Win Win (2011)

Director Tom McCarthy (The Visitor, The Station Agent) is interested in the American family. He’s especially interested in the families that we create ourselves rather than are born into, though those play a role as well. One could say that McCarthy is interested in community, but I think that the relations that he highlights here go beyond the kind of broader issues of living in community, and instead how we are to relate to each other in a closer, deeper bond. Perhaps McCarthy’s most important work is exploring the line between family and community, and how it is not as clear or bold as we might think.

In The Station Agent McCarthy contrasted the value of community against Fin’s desire to be left alone. In The Visitor Walter finds himself drawn into the lives of people whom he never intended to meet, newcomers to America. In Win Win the responsibilities and pressures of family and community clash for Mike Flaherty (Paul Giamatti), a middle-class lawyer struggling to keep his practice together with his hapless partner Stephen Vigman (Jeffrey Tambor), while raising a young family with his wife, Jackie (Amy Ryan). When the opportunity for Mike to make some money arises, he agrees to act as an aging client’s guardian. But when the client’s grandson, Kyle (Alex Shaffer) arrives in town to stay with his grandfather during his mother’s rehab, the responsibility falls on Mike to look after him.

Mike already has plenty of responsibilities. He and Vig both volunteer as wrestling coaches at the local high school, and Mike is also the primary emotional support for his friend Terry (Bobby Cannavale acting as broad comic relief). But when Kyle tags along to wrestling practice and reveals a hitherto unrevealed talent for amateur wrestling, the possibilities for both troubled teen and flailing adult to find a measure of control of their lives emerges.

Of course, when Kye’s mom returns from rehab to claim both her son and father – particularly her father’s money – trouble ensues. However, McCarthy’s screenplay manages to avoid the quirkiness and affectation of so many American indie films, while it also avoids wallowing in sorrow and miserabalism: a fine line to walk. Mike’s dilemma is how to do the right thing after initially pursuing selfishness.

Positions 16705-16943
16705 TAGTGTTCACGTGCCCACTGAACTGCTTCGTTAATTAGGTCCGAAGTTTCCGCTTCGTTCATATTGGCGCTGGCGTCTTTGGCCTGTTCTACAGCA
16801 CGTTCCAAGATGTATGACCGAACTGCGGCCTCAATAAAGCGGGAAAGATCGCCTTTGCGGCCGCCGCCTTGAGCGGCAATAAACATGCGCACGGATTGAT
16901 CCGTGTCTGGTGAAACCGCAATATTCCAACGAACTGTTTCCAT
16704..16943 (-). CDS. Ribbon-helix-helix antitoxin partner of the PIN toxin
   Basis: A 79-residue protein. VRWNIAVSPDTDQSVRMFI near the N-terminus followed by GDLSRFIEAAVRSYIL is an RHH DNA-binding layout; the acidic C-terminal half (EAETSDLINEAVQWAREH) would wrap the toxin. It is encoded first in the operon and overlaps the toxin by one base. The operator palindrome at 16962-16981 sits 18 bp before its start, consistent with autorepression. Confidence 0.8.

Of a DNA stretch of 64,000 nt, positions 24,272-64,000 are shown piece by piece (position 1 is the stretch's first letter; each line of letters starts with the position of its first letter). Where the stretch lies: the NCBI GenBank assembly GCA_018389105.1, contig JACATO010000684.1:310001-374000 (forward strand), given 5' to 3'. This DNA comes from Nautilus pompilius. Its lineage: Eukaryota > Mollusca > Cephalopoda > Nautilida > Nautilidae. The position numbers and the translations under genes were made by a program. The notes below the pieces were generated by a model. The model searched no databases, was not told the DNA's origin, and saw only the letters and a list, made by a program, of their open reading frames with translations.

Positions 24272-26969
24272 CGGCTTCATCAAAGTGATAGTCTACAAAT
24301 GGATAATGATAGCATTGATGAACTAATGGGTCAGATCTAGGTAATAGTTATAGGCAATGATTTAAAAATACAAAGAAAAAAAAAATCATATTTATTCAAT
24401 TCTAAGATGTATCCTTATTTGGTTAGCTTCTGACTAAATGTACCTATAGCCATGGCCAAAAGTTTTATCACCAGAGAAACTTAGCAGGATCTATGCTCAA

As an exploration of the life of the American middle-class, Win Win succeeds admirably. Kyle says to Mike that when he wrestles he feels good because he is in control. Control is something Mike can sympathize with, since whether in terms of finances or personal life, it’s something that one can easily lose. Wrestling is not so much a metaphor, but a literal outlet for both characters. As the Flaherty family grows to care for Kyle as their own the film raises questions about the relationship between the American middle-class and lower-class. Like The Visitor before it, though less obviously, Win Win is a political film, but not in terms of right/left, or Democrat/Republican, but in terms of person to person. It’s the politics of relationships, of family, and how we relate to others.

McCarthy isn’t just a screenwriter. He is a competent filmmaker, with solid camera work and a good ear for music. (The National provide a new song for the film, “Think You Can Wait”). McCarthy manages to pack an exploration of complex themes into a fairly unassuming film. He makes it look easy, as do Giamatti and his co-stars. That might end up being Win Win‘s fate, overlooked because it doesn’t seem very complex or difficult. But it is a funny, moving film, lacking in pretension. Win Win is another quality exploration of communities and families in America by an underrated American filmmaker.

8 out of 10

Win Win (2011)

Directed by Tom McCarthy; written by Tom McCarthy and Joe Tiboni; starring Paul Giamatti, Amy Ryan, Jeffrey Tambor, Bobby Cannavale, and Alex Shaffer.

 

About Anders

Anders makes no distinction between high- and low-art, surreal or classical. He enjoys the transcendent cinema of Tarkovsky and Malick, yet holds a special place in his heart for the pop-cinema of Lucas and Spielberg. He enjoys American indie films and contemporary world cinema, as well as visiting and studying the canonical classics. He is currently studying for his PhD in English and Film Studies, with interests in critical theory, art cinema, and Asian cinema. His favourite films include: The Empire Strikes Back (1980), Raiders of the Lost Ark (1981), North By Northwest (1959), Days of Heaven (1978), Pulp Fiction (1994), Seven Samurai (1954), and The Third Man (1949). His favourite directors include: Hitchcock, Kurasawa, Nolan, Lynch, Malick, Wong Kar-wai, and Scorsese.